The Canadian Real Estate Association (CREA) released the May figures yesterday which was followed by commentary from bank economists.
Below is a round-up of excerpts regarding the Calgary market:
Perhaps even more encouraging were developments in Alberta and Saskatchewan where confidence appears to be returning.
Successive monthly gains in resales, significant reductions in the number of new listings and, as of May, evidence that prices are picking up again in Calgary lead us to believe that the healing process has begun in those markets.
Thus, the good news is that conditions are improving among Canada’s softer markets.
Price gains in Calgary continued to slow, with the MLS HPI up only 1.2% y/y, although prices did rise slightly in May.
Looking ahead, given the increase in government bond yields recently – which influence mortgage rates – mortgage rates could move higher later this year, dampening demand in Canada’s housing market.
Overall, though, we expect the regional divide to continue. While sales in oil-related markets of Edmonton and Calgary have risen off their January lows, price gains remain modest.
“The prairies continue to face the toughest conditions in the wake of lower oil prices. Calgary, Edmonton, Saskatoon and Regina are all seeing sales down in the 10%-to-28% range versus a year ago, though they have also shown signs of turning around (or at least stabilizing) in the latest two months.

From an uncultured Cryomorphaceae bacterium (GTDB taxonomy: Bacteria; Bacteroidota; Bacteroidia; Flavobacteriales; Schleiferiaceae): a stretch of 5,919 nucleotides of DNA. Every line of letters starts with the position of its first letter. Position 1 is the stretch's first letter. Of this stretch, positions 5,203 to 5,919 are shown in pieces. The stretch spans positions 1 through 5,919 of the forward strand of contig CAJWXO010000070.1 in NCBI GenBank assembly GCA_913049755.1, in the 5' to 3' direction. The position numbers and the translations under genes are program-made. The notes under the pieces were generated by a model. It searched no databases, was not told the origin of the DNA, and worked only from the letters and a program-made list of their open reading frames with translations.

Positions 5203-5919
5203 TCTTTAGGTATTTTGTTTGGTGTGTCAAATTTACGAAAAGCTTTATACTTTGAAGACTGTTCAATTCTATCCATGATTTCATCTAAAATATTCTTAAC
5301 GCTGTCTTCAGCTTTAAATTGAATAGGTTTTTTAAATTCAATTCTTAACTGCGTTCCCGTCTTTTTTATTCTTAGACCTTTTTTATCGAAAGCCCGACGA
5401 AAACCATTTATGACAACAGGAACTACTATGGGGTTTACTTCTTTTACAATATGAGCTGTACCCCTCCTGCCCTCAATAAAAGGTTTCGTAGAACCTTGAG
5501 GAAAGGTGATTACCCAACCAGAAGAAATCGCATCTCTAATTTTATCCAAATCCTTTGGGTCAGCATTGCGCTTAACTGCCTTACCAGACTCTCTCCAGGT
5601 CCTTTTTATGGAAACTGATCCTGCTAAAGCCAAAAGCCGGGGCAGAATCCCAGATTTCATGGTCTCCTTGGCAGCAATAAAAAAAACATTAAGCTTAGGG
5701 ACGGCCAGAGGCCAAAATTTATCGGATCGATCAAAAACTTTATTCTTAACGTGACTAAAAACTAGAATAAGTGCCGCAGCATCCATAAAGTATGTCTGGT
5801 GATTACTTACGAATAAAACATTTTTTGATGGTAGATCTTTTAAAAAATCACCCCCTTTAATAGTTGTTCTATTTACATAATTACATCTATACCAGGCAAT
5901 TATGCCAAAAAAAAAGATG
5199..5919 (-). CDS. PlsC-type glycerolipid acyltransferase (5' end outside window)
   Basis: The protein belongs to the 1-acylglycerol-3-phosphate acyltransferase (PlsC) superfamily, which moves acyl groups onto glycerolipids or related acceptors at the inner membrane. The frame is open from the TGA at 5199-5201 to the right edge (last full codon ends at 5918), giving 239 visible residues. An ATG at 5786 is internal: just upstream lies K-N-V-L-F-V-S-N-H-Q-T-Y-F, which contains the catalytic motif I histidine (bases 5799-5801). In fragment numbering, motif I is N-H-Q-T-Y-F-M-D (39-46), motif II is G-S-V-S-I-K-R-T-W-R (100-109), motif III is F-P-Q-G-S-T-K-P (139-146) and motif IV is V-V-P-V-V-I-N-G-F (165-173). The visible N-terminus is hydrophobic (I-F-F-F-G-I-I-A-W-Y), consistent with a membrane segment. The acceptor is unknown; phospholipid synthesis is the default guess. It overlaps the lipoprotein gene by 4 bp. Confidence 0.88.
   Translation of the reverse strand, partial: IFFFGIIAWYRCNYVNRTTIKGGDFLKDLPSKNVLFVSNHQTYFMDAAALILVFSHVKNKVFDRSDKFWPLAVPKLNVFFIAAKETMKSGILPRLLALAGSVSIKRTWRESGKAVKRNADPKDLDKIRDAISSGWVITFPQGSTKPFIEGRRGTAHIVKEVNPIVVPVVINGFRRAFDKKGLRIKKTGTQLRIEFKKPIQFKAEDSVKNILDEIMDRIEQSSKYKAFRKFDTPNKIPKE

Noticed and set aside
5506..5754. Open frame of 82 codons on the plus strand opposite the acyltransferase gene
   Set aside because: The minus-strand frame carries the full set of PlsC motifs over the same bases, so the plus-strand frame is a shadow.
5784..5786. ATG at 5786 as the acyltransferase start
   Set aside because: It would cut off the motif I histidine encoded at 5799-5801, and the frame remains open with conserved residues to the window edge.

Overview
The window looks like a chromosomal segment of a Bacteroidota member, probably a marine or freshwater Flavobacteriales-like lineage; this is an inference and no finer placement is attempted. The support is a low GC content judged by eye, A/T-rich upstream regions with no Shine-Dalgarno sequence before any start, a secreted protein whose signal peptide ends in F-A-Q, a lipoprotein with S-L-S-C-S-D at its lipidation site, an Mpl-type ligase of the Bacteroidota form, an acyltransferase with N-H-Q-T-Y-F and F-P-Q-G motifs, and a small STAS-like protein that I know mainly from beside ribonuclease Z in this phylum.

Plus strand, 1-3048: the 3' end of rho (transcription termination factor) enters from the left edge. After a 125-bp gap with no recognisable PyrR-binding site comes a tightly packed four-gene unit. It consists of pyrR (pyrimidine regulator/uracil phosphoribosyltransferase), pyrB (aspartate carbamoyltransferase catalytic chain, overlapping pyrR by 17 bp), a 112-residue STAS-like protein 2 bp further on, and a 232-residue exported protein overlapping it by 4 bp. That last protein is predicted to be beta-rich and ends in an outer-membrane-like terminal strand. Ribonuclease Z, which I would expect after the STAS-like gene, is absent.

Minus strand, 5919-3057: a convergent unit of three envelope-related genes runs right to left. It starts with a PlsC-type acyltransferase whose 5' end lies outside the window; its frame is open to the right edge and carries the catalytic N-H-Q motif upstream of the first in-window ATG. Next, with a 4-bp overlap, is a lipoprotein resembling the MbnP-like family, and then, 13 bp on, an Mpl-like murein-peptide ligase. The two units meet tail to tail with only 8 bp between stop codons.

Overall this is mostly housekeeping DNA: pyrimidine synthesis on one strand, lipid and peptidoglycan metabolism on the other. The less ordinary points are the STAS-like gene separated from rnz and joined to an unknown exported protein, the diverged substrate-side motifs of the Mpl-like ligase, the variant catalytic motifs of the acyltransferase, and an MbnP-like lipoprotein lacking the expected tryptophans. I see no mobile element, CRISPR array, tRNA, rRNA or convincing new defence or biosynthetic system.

In Calgary, a deep dive in new listings has helped rebalance the market and stem the price decline (the
seasonally-adjusted HPI is now down a modest 3% from its 2014 high).
Energy-sector cutbacks and reduced population inflows have cooled housing demand in Alberta and Saskatchewan, especially for high-end homes.
At the same time, sales and listings appear to be stabilizing through the spring, as buyers take advantage of greater selection and a more competitive pricing environment.